Not for nothing, but why the hell were fighter jets passing above the Fest grounds and rudely intruding on Jon Cleary’s set on Friday, April 27? It was utterly disrespectful, in terrible taste, and its intent clearly to militarize one of the most peaceful yearly events in our country, Jazz Fest.
The U.S. military should be chastised for such actions—another waste of our hard-earned taxpayer dollars.
On a most positive note, however, getting a copy of OffBeat is my first order of business when I arrive at Louis Armstrong Airport. Your articles help navigate me toward artists I wouldn’t ordinarily choose to see—helping to broaden my cultural horizons. Because of OffBeat there are so many more acts I’ve grown to enjoy and appreciate.
—Russ Layne, Chester, New York
I hope this snarky attempt at humor doesn’t become a regular feature. Instead of dividing Fest-goers into types based on superficial appearances, and presumptuously offering advice, how about focusing on what we have in common: We return year after year, braving heat, crowds and mud, because the music takes us someplace we need to go.
Let’s try to be a little less judgmental, and let everyone enjoy Jazz Fest in their own way!
—Leah Gold, Healdsburg, California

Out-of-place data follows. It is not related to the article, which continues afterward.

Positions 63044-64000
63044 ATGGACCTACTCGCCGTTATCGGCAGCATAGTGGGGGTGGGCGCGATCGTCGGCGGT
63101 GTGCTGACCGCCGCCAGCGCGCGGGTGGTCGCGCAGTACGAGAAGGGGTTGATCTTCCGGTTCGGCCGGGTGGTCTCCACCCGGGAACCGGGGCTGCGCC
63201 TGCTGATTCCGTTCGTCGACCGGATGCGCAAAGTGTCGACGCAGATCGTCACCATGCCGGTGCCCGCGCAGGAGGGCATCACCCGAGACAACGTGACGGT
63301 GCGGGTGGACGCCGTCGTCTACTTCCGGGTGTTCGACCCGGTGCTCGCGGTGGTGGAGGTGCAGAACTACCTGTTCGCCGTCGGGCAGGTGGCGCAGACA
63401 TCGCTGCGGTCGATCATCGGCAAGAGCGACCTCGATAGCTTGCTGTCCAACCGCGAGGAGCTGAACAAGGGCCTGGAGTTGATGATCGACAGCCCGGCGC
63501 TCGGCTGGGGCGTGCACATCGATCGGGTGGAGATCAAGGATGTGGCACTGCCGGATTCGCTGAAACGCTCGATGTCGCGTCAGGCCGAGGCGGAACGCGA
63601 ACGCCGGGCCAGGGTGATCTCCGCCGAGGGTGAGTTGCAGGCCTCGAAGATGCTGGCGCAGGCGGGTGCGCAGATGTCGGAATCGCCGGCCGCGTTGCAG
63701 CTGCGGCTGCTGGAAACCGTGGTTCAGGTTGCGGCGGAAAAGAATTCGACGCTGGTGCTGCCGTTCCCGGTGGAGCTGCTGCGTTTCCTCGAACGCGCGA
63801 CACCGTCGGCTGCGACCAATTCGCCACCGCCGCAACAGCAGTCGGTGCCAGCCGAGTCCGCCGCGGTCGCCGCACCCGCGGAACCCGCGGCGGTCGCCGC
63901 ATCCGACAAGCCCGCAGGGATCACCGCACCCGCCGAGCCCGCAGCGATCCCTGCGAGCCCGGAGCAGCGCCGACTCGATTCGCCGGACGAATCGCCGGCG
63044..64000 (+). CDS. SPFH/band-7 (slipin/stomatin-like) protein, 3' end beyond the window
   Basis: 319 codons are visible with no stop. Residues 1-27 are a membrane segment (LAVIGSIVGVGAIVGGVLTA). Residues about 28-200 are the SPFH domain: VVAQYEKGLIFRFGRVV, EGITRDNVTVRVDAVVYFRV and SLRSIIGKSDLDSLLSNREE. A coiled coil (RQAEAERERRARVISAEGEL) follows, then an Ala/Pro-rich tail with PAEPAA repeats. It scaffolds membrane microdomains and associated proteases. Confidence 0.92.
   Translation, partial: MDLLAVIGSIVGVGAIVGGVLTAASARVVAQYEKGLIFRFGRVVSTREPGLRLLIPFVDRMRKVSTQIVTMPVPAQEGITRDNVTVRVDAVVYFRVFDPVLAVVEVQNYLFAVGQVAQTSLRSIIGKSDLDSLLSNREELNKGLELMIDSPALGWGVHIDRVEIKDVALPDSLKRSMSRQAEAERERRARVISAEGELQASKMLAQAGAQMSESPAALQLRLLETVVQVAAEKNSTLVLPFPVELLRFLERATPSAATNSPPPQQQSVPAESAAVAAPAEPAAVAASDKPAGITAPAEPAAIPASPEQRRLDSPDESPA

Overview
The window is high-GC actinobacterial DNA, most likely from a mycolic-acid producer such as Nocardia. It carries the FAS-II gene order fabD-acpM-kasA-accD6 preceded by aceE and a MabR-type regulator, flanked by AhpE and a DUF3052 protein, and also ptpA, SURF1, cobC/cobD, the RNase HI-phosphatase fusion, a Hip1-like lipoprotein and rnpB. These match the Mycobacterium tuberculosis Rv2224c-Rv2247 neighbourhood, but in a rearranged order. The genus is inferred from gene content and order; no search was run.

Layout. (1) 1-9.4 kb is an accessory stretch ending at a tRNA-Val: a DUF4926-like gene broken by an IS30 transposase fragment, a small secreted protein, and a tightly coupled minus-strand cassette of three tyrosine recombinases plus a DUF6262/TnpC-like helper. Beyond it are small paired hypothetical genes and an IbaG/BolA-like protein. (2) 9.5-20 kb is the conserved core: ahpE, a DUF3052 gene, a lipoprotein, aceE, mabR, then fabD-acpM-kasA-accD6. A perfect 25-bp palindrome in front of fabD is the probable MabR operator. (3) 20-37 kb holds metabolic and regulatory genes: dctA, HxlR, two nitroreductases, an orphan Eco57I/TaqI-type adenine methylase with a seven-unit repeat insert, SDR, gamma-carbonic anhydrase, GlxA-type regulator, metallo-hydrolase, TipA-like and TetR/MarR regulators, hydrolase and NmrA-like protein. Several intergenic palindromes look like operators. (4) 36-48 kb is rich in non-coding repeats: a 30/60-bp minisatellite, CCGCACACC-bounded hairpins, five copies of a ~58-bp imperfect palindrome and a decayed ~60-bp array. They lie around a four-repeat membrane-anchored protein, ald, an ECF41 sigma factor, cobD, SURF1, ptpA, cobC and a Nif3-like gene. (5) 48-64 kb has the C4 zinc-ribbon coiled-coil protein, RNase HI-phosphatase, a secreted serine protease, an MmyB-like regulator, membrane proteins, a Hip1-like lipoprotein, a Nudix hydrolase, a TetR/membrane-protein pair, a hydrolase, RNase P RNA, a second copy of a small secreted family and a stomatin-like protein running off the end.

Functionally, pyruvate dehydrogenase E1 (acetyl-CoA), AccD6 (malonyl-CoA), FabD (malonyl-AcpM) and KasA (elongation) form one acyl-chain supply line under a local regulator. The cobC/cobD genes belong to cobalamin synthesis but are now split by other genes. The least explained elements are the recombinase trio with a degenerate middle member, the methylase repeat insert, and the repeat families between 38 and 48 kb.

I have been every year to Jazz Fest for the past 30 years. I am a walking, talking, praising supporter and cheerleader for our magical Jazz Fest. I tell tourists and locals that if I had to pick one reason, one thing, to love about this town out of a wealth of great events and things it would be Jazz Fest. I literally tear up when I walk past Sauvage Street (I live near the Holy Land—Jazz Fest) prior to the Fest and see that first scaffolding go up—it’s like peeking into magic. So it is with a heavy heart that for my first time in 30 years I felt a nagging irritation for those seven days I attended. Why? Because there was virtually no accessible recycling. Sure Shell got to green-wash and PR themselves with one or perhaps more small stations where you could recycle the plastic #2 bottles, but no plastic ice tea cups, of which there are thousands—not sure aluminum cans were allowed, maybe. My friend and I sit in the OZ Tent and that was when I noticed no more recycle bins (previous years they had several) and from there I walked about the grounds and tents and I found none other than the in-field Shell spot(s). My friend is one of many that could not walk that far due to a knee injury, others in wheel chairs or walkers were disappointed too at the lack of accessibility.
I called WWOZ, the Jazz and Heritage Foundation and Shell before weekend two, but either no knowledge of this situation or real concern. Perhaps OffBeat might direct me to someone else to reach out to before next year so our City and our wonderful Jazz Fest can be more environmentally involved and also not embarrass our City in front of all the visitors who attend.
—Debbie Lindsey, New Orleans, Louisiana
OffBeat welcomes letters from its readers—both comments and criticisms. To be considered for publication, all letters must be signed and contain the current address and phone number of the writer. Letters to the editor are subject to editing for length or content deemed objectionable to OffBeat readers. Please send letters to Editor, OffBeat Publications, 421 Frenchmen St., Suite 200, New Orleans, LA 70116.